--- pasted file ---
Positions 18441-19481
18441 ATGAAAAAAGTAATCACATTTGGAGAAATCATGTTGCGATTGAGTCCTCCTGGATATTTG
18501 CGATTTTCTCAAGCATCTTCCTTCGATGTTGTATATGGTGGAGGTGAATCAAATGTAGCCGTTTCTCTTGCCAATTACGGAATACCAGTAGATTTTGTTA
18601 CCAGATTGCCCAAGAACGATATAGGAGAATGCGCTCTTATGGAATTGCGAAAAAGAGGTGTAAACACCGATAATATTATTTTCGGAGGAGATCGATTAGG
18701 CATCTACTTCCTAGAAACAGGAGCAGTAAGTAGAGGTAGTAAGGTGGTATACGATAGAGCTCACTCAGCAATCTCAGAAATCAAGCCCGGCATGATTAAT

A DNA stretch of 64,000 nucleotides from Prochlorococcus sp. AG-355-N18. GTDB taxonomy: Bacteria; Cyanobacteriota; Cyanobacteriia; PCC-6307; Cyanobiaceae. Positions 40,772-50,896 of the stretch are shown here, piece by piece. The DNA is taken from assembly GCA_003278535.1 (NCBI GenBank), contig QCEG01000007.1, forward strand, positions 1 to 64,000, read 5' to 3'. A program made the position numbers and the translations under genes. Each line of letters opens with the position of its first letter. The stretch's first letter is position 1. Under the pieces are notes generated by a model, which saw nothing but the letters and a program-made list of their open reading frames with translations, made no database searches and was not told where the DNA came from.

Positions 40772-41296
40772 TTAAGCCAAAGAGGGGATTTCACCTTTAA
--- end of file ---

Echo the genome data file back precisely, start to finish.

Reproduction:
Positions 18441-19481
18441 ATGAAAAAAGTAATCACATTTGGAGAAATCATGTTGCGATTGAGTCCTCCTGGATATTTG
18501 CGATTTTCTCAAGCATCTTCCTTCGATGTTGTATATGGTGGAGGTGAATCAAATGTAGCCGTTTCTCTTGCCAATTACGGAATACCAGTAGATTTTGTTA
18601 CCAGATTGCCCAAGAACGATATAGGAGAATGCGCTCTTATGGAATTGCGAAAAAGAGGTGTAAACACCGATAATATTATTTTCGGAGGAGATCGATTAGG
18701 CATCTACTTCCTAGAAACAGGAGCAGTAAGTAGAGGTAGTAAGGTGGTATACGATAGAGCTCACTCAGCAATCTCAGAAATCAAGCCCGGCATGATTAAT

A DNA stretch of 64,000 nucleotides from Prochlorococcus sp. AG-355-N18. GTDB taxonomy: Bacteria; Cyanobacteriota; Cyanobacteriia; PCC-6307; Cyanobiaceae. Positions 40,772-50,896 of the stretch are shown here, piece by piece. The DNA is taken from assembly GCA_003278535.1 (NCBI GenBank), contig QCEG01000007.1, forward strand, positions 1 to 64,000, read 5' to 3'. A program made the position numbers and the translations under genes. Each line of letters opens with the position of its first letter. The stretch's first letter is position 1. Under the pieces are notes generated by a model, which saw nothing but the letters and a program-made list of their open reading frames with translations, made no database searches and was not told where the DNA came from.

Positions 40772-41296
40772 TTAAGCCAAAGAGGGGATTTCACCTTTAA